A number of electronic data sharing systems from different industries were looked at as potential models for health IT initiatives during the 2005 Frontiers of Health Care Conference panel discussion titled Models for Healthcare Information Networks on Monday held at Brown University, in Providence, R.I.
Jeff Bauer, PhD, senior VP, ACS Healthcare Solutions offered an interesting overview of "digital transformation" approaches in other industries, including banking, retail, transportation, gaming (yes, casinos), and even the government.
Bauer emphasized that these industries have already streamlined their systems, and that the healthcare industry can learn from their mistakes. The problems have included lost profit due to production costs, imperfect consumer information, shortages of skilled labor, and other issues.
Other industries have developed excellent ways to collect consumer preferences such as magazine subscription and credit cared analytics. Lessons also can be extracted regarding provider efficiency from credit card networks and even ticket sales. And very common things like search engines can be excellent tools to gather consumer information, said Bauer.
Throughout the conference parallels were drawn between the military and related industries and the healthcare community's struggle to adopt EMR and other technologies.
There is a strong need for centralized leadership within an organization to get these projects done smoothly and effectively, said Major General Marilyn Ouangliotti, vice director, Defense Information Systems Agency who works on a project to secure the Military Health System. She added that "we established a joint command" which combined the Army, Navy and Air Force.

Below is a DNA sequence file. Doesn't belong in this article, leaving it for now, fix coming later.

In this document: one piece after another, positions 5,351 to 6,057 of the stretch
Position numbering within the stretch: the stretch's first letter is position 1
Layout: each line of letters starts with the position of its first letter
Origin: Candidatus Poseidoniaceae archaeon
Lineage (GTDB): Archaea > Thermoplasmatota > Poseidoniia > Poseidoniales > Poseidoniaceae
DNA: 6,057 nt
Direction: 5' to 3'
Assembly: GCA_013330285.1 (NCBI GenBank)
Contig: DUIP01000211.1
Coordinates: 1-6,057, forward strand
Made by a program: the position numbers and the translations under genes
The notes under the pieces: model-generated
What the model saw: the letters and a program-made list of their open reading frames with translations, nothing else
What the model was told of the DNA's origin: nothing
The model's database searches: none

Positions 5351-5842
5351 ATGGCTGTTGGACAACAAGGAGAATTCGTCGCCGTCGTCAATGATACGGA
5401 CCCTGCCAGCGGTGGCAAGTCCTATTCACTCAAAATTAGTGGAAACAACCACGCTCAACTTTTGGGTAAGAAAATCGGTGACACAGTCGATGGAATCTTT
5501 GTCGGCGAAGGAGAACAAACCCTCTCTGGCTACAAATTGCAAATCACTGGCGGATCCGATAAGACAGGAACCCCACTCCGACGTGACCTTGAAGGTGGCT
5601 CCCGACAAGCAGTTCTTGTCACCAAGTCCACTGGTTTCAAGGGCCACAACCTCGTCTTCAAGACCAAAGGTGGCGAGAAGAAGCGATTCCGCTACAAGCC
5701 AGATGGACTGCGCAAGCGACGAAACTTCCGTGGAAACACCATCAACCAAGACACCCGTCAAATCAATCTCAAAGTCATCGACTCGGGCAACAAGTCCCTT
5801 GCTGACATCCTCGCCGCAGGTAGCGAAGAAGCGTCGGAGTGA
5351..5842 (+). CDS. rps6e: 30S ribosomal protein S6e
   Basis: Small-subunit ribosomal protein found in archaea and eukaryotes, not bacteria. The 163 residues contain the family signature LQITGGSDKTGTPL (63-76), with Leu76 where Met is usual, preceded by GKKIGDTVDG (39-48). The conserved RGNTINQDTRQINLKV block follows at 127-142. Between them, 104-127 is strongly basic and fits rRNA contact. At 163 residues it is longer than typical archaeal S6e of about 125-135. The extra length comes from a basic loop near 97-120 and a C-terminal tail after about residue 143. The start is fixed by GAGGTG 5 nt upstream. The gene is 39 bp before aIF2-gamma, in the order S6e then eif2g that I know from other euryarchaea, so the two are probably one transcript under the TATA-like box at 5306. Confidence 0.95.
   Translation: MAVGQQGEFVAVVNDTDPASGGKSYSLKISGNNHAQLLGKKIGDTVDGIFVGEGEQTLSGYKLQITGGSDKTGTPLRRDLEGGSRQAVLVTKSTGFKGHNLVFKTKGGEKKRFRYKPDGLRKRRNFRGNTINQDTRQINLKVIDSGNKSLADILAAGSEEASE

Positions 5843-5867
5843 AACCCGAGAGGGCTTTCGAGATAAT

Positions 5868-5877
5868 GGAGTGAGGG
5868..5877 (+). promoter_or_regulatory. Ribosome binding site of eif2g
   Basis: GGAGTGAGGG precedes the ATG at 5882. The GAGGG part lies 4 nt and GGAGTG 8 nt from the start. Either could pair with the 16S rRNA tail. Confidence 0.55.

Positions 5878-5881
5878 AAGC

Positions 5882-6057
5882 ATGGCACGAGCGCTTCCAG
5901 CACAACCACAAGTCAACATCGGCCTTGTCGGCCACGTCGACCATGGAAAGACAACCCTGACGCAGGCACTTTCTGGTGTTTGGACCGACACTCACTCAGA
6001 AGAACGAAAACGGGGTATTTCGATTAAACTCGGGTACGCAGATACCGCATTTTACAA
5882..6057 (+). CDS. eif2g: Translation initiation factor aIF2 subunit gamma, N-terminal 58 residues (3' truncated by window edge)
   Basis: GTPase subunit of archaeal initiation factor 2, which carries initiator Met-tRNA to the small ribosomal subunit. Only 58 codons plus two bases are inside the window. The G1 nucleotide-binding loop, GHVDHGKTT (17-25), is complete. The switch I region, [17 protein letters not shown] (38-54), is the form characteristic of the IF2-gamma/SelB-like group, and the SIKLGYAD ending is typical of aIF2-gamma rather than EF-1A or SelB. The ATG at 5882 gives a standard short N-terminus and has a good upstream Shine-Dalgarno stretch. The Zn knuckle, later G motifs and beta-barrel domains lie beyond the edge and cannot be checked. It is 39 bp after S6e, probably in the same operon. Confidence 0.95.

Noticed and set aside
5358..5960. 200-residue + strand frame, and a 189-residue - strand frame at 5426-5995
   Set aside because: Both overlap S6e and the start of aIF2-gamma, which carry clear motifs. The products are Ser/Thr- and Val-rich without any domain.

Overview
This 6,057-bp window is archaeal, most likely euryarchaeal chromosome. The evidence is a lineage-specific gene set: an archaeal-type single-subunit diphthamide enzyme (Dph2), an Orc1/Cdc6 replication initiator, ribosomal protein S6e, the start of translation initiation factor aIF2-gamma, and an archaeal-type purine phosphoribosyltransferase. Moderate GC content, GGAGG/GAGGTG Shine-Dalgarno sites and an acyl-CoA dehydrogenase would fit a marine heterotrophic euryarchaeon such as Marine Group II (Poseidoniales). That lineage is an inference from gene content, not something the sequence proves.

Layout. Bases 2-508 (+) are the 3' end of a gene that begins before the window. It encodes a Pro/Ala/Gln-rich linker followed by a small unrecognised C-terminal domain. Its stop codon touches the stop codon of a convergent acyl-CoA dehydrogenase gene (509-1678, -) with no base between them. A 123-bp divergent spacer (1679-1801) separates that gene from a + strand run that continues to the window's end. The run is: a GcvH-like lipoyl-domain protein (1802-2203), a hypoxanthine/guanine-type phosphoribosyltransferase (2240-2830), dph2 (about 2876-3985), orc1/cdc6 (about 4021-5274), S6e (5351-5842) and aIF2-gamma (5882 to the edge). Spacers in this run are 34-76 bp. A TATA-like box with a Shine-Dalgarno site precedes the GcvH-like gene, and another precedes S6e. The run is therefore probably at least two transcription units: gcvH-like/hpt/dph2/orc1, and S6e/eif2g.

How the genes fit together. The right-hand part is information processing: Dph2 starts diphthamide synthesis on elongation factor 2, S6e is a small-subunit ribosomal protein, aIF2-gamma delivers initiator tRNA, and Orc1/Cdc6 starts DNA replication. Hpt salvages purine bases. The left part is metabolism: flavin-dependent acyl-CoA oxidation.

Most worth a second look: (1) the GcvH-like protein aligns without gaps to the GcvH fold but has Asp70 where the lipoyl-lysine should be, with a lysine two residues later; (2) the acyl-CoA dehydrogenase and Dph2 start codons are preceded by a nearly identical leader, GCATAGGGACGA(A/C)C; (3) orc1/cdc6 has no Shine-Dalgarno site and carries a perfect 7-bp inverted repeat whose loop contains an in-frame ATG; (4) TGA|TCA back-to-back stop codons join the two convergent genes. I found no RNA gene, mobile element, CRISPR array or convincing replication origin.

Ouangliotti also emphasized the need to have a clear understanding of project goals before beginning. An organization must know precisely what it wants, then experts must be brought in to evaluate the pros and cons, and also get feedback from those that will use the system. Building and buying flexible products is the best approach, said Ouangliotti.
Whatever model is chosen, there will inevitably be some losers in the healthcare industry as new, more efficient systems are implemented, said Laura Adams, president and CEO of the Rhode Island Quality Institute.
"We [the healthcare community] are one of the few systems that can produce a faulty product" and then ask consumers to pay to fix it," said Adams. She added that because these flaws will be fixed, some in the industry will make less money because, for example, the procedural duplication that now exists will go away.
The Rhode Island Quality Institute is supporting a large number of projects that are aimed at increasing quality in the state's healthcare system, including a number of IT and EHR initiatives.